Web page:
They were in a hurry. With a great army the sultan was moving to conquer India. He had no time. But something mysterious happened and he had to stop; there was no way to avoid it.
The sound of singing coming from the garden caught the sultan’s attention. He was a lover of music, but he had never heard something like this. He had great musicians in his court and great singers and dancers, but nothing to be compared with this. The sound of singing and the music and the dance…. He had only heard it from the outside, but he had to order the army to stop. It was so ecstatic. The very sound of the dance and the music and the singing was psychedelic, as if wine was pouring in; the sultan became drunk.
The phenomenon appeared not to be of this world. Something of the beyond was certainly in it: something of the sky trying to reach the earth, something from the unknown trying to commune with the known. He had to stop to listen to it. There was ecstasy in it , so sweet and yet so painful – it was heart-rending. He wanted to move, he was in a hurry; he had to reach India soon, this was the right time to conquer the enemy. But there was no way. There was such a strong, strange, irresistible magnetism in the sound that in spite of himself he had to go into the garden.
It was Lai-Khur, a great Sufi mystic, but known to the masses only as a drunkard and a madman. Lai-Khur is one of the greatest names in the whole history of the world. Not much is known about him; such people don’t leave many footprints behind them. Except this story, nothing has survived. But Lai-Khur has lived in the memories of the Sufis down the ages. He continued haunting the world of the Sufis because never again was such a man seen.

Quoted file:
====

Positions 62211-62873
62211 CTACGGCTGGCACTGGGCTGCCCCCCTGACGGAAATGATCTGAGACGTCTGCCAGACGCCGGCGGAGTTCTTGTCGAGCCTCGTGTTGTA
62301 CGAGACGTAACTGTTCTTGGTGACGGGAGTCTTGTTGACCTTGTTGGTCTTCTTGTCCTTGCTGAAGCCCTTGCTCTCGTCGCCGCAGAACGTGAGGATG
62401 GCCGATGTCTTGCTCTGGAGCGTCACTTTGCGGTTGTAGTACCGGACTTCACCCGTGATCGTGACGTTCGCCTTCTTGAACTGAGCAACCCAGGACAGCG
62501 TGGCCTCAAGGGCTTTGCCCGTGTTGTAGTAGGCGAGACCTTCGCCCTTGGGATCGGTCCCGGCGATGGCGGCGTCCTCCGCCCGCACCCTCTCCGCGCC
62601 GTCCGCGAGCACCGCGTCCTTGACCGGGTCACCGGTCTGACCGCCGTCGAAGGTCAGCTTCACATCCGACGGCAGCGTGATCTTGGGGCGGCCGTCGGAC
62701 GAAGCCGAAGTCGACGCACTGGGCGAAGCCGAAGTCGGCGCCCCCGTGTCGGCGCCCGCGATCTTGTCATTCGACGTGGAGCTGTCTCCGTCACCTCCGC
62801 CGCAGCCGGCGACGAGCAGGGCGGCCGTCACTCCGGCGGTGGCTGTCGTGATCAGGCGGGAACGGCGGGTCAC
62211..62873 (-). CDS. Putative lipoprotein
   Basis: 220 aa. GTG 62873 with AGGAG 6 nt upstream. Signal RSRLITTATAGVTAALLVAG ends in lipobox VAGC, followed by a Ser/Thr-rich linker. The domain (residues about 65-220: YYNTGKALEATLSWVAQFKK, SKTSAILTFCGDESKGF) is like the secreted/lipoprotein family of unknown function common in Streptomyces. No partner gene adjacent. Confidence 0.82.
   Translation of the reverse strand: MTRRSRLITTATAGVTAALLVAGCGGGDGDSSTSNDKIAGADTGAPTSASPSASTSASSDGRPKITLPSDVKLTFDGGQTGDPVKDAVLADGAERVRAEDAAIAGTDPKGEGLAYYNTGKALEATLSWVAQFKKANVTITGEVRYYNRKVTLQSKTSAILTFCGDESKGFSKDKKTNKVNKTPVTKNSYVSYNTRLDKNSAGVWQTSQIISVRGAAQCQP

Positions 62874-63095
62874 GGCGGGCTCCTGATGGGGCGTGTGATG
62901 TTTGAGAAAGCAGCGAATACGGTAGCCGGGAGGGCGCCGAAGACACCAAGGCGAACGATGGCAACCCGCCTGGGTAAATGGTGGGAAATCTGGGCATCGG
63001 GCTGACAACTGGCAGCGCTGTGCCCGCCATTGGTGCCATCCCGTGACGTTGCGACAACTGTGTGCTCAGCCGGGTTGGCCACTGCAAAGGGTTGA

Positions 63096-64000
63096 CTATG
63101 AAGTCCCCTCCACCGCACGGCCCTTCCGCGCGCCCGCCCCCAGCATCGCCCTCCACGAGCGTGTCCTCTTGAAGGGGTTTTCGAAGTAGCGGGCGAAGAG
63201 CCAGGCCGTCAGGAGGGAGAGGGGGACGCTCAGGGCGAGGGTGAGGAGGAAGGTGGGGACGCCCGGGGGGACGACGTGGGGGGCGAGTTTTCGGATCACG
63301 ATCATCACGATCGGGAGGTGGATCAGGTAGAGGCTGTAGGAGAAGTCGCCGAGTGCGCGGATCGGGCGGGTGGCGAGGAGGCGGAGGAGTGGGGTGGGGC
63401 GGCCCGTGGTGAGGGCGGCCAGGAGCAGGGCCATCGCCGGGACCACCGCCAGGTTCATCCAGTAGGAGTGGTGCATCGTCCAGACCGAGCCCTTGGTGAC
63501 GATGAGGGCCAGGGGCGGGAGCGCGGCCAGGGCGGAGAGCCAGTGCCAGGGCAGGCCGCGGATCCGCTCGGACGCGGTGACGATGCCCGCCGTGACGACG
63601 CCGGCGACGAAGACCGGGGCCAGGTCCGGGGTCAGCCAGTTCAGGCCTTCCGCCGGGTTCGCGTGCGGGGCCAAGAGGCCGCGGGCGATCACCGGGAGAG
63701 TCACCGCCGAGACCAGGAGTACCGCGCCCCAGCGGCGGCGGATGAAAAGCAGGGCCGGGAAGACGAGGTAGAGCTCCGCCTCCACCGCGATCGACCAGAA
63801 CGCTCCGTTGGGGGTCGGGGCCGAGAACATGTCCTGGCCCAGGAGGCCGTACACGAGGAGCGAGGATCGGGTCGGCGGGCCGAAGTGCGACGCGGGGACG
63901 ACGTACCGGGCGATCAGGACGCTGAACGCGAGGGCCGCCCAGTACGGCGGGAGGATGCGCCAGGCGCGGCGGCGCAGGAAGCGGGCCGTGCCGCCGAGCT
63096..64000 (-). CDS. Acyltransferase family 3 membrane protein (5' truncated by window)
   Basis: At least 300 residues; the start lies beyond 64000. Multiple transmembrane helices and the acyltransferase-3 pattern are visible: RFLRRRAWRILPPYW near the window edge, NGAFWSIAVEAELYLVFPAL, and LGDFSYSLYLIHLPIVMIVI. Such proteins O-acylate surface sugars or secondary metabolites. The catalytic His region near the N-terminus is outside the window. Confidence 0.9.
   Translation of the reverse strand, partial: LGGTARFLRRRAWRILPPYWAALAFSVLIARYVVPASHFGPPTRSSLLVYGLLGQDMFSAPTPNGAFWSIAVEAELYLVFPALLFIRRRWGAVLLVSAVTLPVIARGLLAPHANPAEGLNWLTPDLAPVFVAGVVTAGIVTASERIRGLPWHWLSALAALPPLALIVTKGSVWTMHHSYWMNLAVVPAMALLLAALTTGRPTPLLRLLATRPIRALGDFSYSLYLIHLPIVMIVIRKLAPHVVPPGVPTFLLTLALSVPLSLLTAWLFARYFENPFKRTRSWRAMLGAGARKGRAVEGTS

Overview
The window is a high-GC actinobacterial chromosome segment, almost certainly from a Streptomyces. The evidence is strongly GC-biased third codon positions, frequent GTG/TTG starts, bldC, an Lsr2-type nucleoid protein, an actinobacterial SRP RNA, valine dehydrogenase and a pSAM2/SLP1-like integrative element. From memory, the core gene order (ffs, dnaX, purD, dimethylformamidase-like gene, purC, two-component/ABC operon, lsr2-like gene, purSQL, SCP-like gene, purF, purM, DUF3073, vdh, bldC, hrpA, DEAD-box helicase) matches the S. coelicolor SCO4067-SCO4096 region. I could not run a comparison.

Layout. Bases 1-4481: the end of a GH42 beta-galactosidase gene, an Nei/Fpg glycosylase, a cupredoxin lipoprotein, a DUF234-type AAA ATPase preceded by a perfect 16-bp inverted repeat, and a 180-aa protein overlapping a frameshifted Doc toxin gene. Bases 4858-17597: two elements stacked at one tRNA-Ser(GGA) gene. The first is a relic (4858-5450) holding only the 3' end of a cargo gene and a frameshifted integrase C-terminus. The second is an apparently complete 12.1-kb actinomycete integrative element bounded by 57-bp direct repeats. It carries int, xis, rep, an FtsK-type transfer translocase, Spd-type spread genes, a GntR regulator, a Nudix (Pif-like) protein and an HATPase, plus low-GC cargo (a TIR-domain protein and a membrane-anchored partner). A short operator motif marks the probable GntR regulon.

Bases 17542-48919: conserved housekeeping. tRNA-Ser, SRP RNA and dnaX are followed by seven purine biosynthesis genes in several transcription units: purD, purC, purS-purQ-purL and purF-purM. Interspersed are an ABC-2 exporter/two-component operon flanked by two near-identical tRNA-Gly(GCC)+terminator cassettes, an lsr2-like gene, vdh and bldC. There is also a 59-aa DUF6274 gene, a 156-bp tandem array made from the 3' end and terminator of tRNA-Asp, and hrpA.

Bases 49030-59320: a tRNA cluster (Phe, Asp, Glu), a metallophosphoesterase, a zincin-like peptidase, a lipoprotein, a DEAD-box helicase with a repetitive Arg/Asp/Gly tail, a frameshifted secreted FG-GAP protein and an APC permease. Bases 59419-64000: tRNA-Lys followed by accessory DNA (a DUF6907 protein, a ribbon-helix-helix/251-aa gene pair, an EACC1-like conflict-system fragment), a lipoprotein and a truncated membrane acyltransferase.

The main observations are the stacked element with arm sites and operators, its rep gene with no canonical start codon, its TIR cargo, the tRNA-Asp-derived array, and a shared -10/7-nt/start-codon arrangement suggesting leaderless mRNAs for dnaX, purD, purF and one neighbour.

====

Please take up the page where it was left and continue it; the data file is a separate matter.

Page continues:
He was so drunk that people weren’t wrong in calling him a drunkard. He was drunk twenty-four hours, drunk with the divine. He walked like a drunkard, he lived like a drunkard, utterly oblivious of the world. And his utterances were just mad – this is the highest peak of ecstasy, when the expressions of the mystic can only be understood by other mystics. For the ordinary masses they look irrelevant, they look like gibberish.
You will be surprised to know that the English word gibberish is based on a Sufi mystic’s name, Jabbar. It is because of Jabbar’s utterances that the English word gibberish has arisen. But even Jabbar was nothing compared to Lai-Khur. To the ignorant, his utterances were outrageous, sacrilegious, against tradition and against all formalities, mannerisms and etiquette – against all that is known and understood as religion. But to those who knew, they were nothing but pure gold.